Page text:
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Fudd

People occasionally ask me, “Do you ever get tired of people trying to tear your opinions down? It would just kill me to have people say awful things about me in the paper.”

I usually just shrug my shoulders and grin the kind of grin a dog grins when he gets back from chasing cats with a scratch on his nose. Some people are dog people, some people are cat people. “What are you gonna do?” is my usual reply.

Of course, no columnist can pretend it’s pleasant to read harshly unfavorable criticisms. The very traits which make some people enjoy having you around will make other people hate the sight of you. No one can expect to be liked by everyone.



I was at a local restaurant recently, having a nice lunch with a pack of friends, when I noticed an old acquaintance staring me down. He glared at me for a half-hour straight with a look that could unravel a ball of yarn. I just ignored it and ate my chow, but you have to wonder. Is this the guy who threatened your life? Is this the guy who smashed your mailbox? Is this the guy who will ruin a perfectly good lunch?

Herbert Bayard Swope once said, “I cannot give you the formula for success, but I can give you the formula for failure – try to please everybody.” Readers of this column know that’s not gonna happen. Even my closest allies disagree with me from time to time. So what?



Each one of us has had a different set of life experiences, and each one of us have a different set of solutions to deal with life’s problems. None of us really understands the phenomenon of personal preferences, our likes and dislikes. It’s familiar to us all, and yet it remains a mystery.

Why do you like some people and dislike others?

Look around you at people on the street or in the grocery store. Why do you like some and not others? First-impression preferences are almost instantaneous. In a matter of seconds we measure height, weight, hair color, eye color, skin color, the way they dress, the car they drive, the way they walk, the way they talk, or a single opinion … and Sha-Zam!, their character’s measured and we like them or we don’t.

This fact is so disconcerting to logic and common sense that most people wouldn’t admit it. We conjure up all sorts of reasons for our feelings. We say, sweepingly, “I like Bob because he speaks his mind.” And yet we dislike others when they speak theirs. “I like Richard because he stands up for freedom.” And yet we dislike others when they act free. “I like Lynn because she believes in God.” And yet we dislike others for their belief in God. “I dislike Bill because he lied.” And yet we support others in spite of their lies.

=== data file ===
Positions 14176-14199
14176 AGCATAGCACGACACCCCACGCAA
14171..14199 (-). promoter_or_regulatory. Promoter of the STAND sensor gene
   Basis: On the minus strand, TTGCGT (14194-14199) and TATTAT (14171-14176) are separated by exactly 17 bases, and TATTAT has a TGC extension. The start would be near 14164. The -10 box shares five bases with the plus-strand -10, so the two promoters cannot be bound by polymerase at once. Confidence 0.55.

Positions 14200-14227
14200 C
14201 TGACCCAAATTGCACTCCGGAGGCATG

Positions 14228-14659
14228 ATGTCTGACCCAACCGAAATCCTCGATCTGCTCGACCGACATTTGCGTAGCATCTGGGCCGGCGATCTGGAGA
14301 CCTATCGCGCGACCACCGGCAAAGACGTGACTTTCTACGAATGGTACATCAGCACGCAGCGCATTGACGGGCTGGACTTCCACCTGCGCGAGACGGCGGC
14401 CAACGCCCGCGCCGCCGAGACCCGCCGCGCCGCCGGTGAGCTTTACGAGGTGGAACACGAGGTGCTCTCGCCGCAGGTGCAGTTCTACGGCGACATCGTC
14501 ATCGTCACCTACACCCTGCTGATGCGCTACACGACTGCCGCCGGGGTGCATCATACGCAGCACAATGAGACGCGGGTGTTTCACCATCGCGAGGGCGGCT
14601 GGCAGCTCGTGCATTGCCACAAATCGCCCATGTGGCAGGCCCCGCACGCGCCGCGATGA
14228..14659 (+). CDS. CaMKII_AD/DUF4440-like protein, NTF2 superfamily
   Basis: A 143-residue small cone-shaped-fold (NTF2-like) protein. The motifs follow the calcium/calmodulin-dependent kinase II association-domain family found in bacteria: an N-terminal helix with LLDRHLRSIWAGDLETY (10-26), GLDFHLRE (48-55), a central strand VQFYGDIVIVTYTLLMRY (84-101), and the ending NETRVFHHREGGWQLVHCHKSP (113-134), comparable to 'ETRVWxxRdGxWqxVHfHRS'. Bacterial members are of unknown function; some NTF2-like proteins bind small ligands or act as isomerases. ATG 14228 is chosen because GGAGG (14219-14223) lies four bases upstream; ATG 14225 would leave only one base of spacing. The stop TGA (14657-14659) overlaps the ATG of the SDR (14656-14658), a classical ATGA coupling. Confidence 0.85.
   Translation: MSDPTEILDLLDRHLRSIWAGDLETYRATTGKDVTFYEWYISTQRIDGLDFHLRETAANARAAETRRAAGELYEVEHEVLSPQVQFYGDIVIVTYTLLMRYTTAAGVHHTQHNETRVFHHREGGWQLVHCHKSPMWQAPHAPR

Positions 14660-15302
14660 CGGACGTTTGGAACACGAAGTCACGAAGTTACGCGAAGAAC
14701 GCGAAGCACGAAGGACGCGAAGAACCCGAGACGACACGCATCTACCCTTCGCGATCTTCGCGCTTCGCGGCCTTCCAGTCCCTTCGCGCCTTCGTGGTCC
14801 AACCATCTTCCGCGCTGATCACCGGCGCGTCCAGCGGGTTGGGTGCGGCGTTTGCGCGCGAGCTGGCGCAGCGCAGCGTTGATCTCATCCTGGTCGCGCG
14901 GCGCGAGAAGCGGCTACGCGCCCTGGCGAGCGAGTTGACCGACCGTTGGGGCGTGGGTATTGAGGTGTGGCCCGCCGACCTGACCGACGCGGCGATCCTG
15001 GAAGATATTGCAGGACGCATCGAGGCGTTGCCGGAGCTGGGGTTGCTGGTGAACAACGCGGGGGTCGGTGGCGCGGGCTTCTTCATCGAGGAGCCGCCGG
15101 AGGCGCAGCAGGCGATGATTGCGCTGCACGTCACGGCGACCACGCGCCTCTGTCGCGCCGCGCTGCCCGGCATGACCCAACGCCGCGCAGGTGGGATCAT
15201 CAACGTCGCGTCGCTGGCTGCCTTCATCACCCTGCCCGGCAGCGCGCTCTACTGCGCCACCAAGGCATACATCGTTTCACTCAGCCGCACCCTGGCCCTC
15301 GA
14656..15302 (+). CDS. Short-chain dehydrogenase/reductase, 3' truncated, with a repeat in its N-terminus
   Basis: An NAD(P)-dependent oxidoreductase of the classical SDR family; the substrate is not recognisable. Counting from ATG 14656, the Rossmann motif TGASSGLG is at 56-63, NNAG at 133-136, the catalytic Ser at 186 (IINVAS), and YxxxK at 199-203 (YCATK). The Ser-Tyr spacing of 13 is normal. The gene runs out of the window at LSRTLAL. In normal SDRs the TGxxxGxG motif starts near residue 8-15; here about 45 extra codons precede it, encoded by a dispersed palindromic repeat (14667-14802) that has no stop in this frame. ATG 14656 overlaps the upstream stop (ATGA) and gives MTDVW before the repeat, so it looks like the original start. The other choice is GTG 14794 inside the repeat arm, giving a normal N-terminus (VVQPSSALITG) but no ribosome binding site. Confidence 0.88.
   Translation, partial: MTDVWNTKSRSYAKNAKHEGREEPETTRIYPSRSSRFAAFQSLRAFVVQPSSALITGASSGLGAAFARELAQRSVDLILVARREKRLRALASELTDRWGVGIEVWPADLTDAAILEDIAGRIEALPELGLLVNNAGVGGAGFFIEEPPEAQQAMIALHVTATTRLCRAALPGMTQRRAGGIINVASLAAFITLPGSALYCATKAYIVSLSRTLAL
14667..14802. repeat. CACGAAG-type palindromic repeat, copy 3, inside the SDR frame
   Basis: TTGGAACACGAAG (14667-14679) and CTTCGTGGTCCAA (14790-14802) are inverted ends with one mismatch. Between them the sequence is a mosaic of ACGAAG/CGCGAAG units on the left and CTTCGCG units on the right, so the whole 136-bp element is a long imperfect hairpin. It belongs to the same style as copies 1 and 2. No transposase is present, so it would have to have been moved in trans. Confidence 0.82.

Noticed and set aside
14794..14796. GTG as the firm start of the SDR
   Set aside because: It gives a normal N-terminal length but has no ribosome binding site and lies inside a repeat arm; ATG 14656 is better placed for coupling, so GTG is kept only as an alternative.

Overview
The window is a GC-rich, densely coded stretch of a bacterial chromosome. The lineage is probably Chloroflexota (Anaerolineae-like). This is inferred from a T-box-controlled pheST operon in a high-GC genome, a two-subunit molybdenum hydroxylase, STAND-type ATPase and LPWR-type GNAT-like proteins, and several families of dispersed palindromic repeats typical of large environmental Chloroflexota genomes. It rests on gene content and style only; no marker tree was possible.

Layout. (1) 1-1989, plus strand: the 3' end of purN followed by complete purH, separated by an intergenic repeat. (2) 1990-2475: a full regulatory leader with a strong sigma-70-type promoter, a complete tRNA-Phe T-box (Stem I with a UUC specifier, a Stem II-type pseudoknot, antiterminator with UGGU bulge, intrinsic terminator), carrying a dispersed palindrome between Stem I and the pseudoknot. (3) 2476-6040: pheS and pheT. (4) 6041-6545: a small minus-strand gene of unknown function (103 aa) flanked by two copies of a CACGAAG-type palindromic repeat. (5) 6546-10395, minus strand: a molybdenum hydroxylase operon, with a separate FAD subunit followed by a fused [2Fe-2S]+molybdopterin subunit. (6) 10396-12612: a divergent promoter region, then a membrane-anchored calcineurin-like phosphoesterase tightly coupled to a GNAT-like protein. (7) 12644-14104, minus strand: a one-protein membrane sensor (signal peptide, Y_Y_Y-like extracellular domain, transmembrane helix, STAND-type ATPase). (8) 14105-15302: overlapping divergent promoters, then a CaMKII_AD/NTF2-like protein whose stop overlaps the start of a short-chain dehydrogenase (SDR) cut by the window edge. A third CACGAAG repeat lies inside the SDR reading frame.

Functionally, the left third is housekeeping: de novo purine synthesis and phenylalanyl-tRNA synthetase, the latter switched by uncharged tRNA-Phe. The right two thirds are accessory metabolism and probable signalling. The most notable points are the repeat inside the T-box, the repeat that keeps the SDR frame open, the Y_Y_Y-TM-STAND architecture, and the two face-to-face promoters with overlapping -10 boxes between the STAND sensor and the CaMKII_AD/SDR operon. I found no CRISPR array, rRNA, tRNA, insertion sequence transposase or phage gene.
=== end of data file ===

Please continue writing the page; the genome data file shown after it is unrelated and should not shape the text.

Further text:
The simple point is, we may like some people for the exact same reason we dislike others. It’s all a matter of interpretation. How many devotedly good people have rubbed you intolerably the wrong way?

The phenomenon of liking and disliking is a mysterious thing. Recognizing the fact that not everyone who knows you or knows of you is going to like you is a sobering realization. Each one of us is bound to encounter persons who dislike us, and we might as well accept this universal experience without too much fuss.

A great deal of unhappiness, irritability and vain regret could be eliminated from our lives if we’d just accept the fact that irrational dislikes apply to us as easily as we apply them to others.

I don’t like many of the policies of President Bush, but I was a little surprised to hear that Doug Meyers interpreted my dislike for the president’s policies as a hatred for Bush and the conservatives. I have several good friends and even some family members who are conservatives. I don’t hate any of them.

In fact, I sat down for a long time and tried to think of one person I actually really hate, but I couldn’t think of one. I hate the fact that we bombed a country because they had weapons of mass destruction and then we didn’t find one single weapon of mass destruction. I also hate the appearance of American apathy in this regard.

But you know what? I don’t hate Doug Meyers. I hate that he high-jumped to conclusions which weren’t true, and I just know he’ll be glad that I corrected the error if he truly believes in truth.

May Jesus, Allah, Buddha, Jah, Jahweh, Jehovah and all the other Gods bless America and even some of the non-Americans as well.

Pleasingly,

Bernie

Silt resident Bernie Boettcher’s column pleases people every other Thursday in the Post Independent. E-mail: morefudd@yahoo.com


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